Reluctant Chef owner Tony Butt makes pasta in his kitchen on Duckworth Street. — Still from Telegram TV
Restaurant and bar sales in Newfoundland and Labrador had far and away the most growth of any province during the past year, but industry representatives say that doesn’t mean the industry is booming.
Statistics Canada released data Wednesday detailing sales growth from month-to-month in 2013, as well as year-over-year. In May, restaurant and bar sales in Newfoundland and Labrador totalled $68.2 million, up 2.5 per cent from the previous month’s $66.6 million, second only to Nova Scotia’s 2.6 per cent growth and tripling the Canadian average of 0.8 per cent growth. But May’s sales were up 10.7 per cent from the $61.6 million in food and drinks sold in the province in May 2012. Saskatchewan’s and Alberta’s year-to-year growth (8.4 and 6.9 per cent, respectively) were the only other provinces to come close. The national average was 4.1 per cent.
Andrea Maunder, co-owner of St. John’s restaurant Bacalao, said the province’s double-digit growth doesn’t surprise her.
“We’ve been busy right from the get-go, because of our nature, because we filled a niche in the industry,” she said. “But it does feel busier, and the sales in some months do show that that increase has been happening.”
Maunder warns there is a limit to how many restaurants the province — especially in the St. John’s area — can comfortably sustain, but notes the most opportunity lies in under-served culinary areas.
“Right now in Newfoundland, we still don’t have a Thai restaurant, for example. We still don’t have a Vietnamese restaurant,” she said. “There’s no really Greek-focused restaurant. We’ve got one that does some Greek, and pastas as well. It still seems like there are some opportunities in the market. The worst-case scenario in any industry is repetition of the same thing. That’s where we have to watch out — for example, how many cappuccino bars can a city sustain? How many Newfoundland-type restaurants can a city sustain? Those are the big concerns.”
Maunder says she thinks St. John’s may be approaching an overall saturation point.
“The reality is there’s a dining public, and so certainly there are demographics within that. There’s fine dining, and there’s more casual dining, and there’s chain restaurants and all that sort of thing. There’s a certain segment of the dining public who would dine at fine dining, and prehaps a certain segment who wouldn’t, or perhaps only on a special occasion. So it’s a lot of the same people who are visiting the same restaurants depending on what night of the week it is, or what special occasion it is.”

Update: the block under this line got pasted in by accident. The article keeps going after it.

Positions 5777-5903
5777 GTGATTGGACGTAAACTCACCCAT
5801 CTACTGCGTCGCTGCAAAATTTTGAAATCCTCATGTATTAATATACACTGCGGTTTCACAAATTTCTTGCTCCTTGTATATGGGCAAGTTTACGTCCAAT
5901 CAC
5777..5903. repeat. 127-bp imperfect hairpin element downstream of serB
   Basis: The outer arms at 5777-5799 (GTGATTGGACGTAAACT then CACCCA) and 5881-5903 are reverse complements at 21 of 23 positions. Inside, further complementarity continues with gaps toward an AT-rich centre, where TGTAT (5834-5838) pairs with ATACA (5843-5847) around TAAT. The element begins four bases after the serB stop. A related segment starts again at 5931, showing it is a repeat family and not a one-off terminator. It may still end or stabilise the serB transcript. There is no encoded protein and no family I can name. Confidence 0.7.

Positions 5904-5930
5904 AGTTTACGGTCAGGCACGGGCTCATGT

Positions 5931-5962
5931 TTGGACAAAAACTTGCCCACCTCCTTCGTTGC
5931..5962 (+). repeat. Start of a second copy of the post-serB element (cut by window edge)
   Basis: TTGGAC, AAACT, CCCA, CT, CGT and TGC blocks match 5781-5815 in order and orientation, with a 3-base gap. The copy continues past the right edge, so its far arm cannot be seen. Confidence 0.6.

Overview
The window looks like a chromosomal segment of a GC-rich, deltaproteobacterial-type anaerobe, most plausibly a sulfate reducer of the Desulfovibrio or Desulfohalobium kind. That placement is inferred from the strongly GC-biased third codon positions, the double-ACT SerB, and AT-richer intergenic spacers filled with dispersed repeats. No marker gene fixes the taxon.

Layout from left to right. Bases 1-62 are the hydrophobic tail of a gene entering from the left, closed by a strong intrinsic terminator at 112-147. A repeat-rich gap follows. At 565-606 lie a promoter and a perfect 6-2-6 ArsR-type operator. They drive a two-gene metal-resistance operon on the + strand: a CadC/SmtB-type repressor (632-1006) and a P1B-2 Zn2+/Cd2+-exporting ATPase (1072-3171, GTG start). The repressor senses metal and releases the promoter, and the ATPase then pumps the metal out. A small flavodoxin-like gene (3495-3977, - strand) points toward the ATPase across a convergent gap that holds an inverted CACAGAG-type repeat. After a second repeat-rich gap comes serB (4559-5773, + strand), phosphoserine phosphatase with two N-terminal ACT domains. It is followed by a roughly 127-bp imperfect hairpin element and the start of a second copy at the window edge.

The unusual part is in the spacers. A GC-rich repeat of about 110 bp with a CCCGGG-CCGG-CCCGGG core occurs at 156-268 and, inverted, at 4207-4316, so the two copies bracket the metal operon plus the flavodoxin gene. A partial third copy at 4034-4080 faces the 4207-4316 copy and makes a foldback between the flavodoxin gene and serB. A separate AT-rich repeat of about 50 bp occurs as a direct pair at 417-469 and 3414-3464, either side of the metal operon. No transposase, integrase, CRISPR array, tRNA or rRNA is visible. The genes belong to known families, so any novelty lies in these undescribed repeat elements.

Nancy Brace, executive director of the Restaurant Association of Newfoundland and Labrador, cautioned that the double-digit growth also doesn’t reflect the reality across the province, but mainly in St. John’s, driven by a stronger economy.
“We are, at least here in St. John’s, in a boom situation, and there’s more and more restaurants opening, so there’s more choices for people where they want to go,” she said. “We have more and more good restaurants, so that’s also an incentive to get more people out spending money, and our culinary scene is really starting to take off.”
That growth in the number of restaurants means that while the province is selling more food and drinks, an individual restaurant might not necessarily be sharing in the growth, as it fights for a smaller piece of the pie. And many restaurants outside the St. John’s area are struggling, she said.
“Part of it may be the quality. A lot of diners are getting more discerning in what they eat, and so if your restaurant’s not offering the highest quality of food, you’re going to find yourself struggling because people have gone past that brown food stage,” she said. “I also think part of it is if you’re not in the tourism-centric areas of the province, a lot of rural areas, the economy is not great, and people are not spending money in a restaurant, so a lot of places are having a hard time staying open.”